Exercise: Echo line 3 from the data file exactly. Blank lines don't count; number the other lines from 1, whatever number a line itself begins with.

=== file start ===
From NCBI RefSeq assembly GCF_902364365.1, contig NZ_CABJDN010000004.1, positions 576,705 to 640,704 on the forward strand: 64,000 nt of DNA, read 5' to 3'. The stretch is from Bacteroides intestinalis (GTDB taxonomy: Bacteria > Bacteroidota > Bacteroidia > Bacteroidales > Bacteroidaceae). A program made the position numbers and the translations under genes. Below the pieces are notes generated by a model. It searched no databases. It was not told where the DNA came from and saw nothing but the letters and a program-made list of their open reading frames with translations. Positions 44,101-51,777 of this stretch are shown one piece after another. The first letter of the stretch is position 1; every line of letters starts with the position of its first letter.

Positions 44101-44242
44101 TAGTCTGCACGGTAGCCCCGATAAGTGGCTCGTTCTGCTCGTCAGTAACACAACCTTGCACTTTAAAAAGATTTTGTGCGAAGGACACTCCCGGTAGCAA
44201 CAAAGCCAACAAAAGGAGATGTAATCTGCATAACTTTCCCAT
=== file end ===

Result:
44101 TAGTCTGCACGGTAGCCCCGATAAGTGGCTCGTTCTGCTCGTCAGTAACACAACCTTGCACTTTAAAAAGATTTTGTGCGAAGGACACTCCCGGTAGCAA